BY: Fr. Mike Lagrimas


Mt 17:1-9
Two boys were walking home from Sunday school, and they were discussing the topic they just took up. It was about the existence of the devil. One said to the other, “What do you think: is Satan for real?” The other boy replied, “Well, you know how Santa Claus turned out. It’s probably just your Dad.”

It is always amusing to see the eyes of little children widen in excitement and wonder when the name Santa Claus is mentioned. But that’s until they grew older and the ‘secret’ loses its mystery. It was Daddy all along!

Jesus is no Santa Claus. Nor does he need to put up the Santa Claus antics like most fathers do on Christmas Eve. He is for real. He does not pretend to be God for he is truly the Incarnate Son of God. He does not pretend to be human for he is True Man. He is both God and man. His divinity, however, is concealed behind his humanity. So, all people, and even his own disciples, thought he was just human. This is the Mystery of that Incarnation that we cannot fully comprehend.

Pope St. Leo the Great explains this in simple terms: “He stooped down to take up our lowliness without loss to his own glory. He remained what he was; he took up what he was not. He wanted to join the very nature of a servant to that nature in which he is equal to God the Father. He wanted to unite both natures in an alliance so wonderful that the glory of the greater would not annihilate the lesser, nor the taking up of the lower diminish the greatness of the higher.” (Office of Readings, Memorial of Our Lady of Mount Carmel).

St. Paul described this beautifully in his Letter to the Philippians: “Who, though he (Jesus) was in the form of God, did not regard equality with God something to be grasped. Rather, he emptied himself, taking the form of a slave, coming in human likeness; and found human in appearance, he humbled himself, becoming obedient to death, even death on a cross” (Phil 2:6-11).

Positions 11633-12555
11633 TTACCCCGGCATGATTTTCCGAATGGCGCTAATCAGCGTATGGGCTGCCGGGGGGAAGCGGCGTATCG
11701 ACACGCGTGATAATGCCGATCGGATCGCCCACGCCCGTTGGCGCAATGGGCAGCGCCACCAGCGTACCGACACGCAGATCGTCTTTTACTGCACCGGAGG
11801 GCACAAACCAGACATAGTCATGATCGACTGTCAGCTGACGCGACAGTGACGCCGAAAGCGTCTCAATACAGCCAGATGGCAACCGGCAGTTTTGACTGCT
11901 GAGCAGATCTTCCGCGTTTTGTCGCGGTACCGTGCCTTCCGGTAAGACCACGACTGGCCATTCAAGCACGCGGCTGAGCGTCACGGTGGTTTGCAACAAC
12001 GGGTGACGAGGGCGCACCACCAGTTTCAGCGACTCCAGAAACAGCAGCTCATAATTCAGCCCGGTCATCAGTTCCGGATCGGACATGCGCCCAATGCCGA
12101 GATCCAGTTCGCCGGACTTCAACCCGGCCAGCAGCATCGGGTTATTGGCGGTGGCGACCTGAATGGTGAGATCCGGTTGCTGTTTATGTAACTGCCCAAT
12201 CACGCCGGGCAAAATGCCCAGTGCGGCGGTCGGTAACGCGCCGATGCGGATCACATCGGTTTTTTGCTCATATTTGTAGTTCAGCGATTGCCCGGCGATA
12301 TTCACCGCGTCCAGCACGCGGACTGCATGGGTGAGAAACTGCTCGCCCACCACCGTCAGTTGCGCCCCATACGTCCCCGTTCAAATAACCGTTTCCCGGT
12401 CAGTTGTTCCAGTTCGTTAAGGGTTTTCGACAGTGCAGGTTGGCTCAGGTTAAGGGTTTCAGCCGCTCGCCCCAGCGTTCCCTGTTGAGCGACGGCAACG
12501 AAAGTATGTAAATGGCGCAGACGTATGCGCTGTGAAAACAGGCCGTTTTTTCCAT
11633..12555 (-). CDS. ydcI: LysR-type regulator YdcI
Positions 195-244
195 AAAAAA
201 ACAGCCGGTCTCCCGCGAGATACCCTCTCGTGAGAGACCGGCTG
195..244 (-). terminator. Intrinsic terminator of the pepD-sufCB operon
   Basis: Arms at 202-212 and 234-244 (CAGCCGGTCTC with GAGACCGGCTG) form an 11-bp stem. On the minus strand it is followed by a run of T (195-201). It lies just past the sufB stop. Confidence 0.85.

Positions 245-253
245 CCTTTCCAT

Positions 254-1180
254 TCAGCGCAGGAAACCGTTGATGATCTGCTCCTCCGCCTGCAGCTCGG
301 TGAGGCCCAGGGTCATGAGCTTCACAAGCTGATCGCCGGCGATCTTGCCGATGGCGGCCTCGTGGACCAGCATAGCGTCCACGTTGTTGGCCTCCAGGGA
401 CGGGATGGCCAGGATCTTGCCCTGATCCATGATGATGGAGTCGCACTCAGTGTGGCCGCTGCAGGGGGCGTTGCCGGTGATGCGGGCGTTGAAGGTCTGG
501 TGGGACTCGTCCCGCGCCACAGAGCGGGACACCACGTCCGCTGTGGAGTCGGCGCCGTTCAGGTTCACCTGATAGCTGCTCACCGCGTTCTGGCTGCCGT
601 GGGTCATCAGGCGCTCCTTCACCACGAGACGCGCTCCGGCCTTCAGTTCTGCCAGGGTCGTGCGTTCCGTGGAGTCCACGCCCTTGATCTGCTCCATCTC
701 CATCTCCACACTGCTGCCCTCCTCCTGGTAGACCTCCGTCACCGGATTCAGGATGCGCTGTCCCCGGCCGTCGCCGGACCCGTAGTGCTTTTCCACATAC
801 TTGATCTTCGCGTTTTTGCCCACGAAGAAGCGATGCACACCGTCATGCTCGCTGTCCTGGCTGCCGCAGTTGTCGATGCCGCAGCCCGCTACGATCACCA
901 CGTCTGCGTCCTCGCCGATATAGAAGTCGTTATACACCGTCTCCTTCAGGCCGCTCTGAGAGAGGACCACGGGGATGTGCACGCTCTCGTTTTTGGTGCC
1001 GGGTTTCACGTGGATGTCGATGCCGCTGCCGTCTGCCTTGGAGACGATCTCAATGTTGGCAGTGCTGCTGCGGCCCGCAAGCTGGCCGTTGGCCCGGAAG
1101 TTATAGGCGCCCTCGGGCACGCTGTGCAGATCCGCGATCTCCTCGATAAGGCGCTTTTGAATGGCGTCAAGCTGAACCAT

Clearly, then, he became man in order to redeem mankind through his suffering and death. Assuming the human nature gave him the capacity to suffer, and thereby save us all. But it did not take away his divine nature. True man, true God. But he could not reveal this truth as yet before he undergoes the Paschal Mystery – his passion, death and resurrection.

Therefore, while on the way to Jerusalem where all these would take place, he was concerned that his followers could not endure the scandal of the cross and abandon him and his mission. Hence, his Transfiguration has to happen. Our Lord, “in a loving concession allowed Peter, James and John to enjoy for a very short time the contemplation of the happiness that lasts forever, so as to enable them to bear adversity with greater fortitude” (St. Bede, Commentary on St. Mark, 8, 30:1,3).

Jesus does not change in any way. His changed appearance is only in the eyes of his three disciples. In just a flash, but seems an eternity to them, he opened their eyes to that infinitely profound reality – that he is God! They had a glimpse of Jesus as God – “his face shone like the sun and his clothes became white as light” (Mt 17:2). And consequently they had an indescribable experience of heaven. Groping for the right words, Peter just exclaimed, “Master, it is good for us to be here!”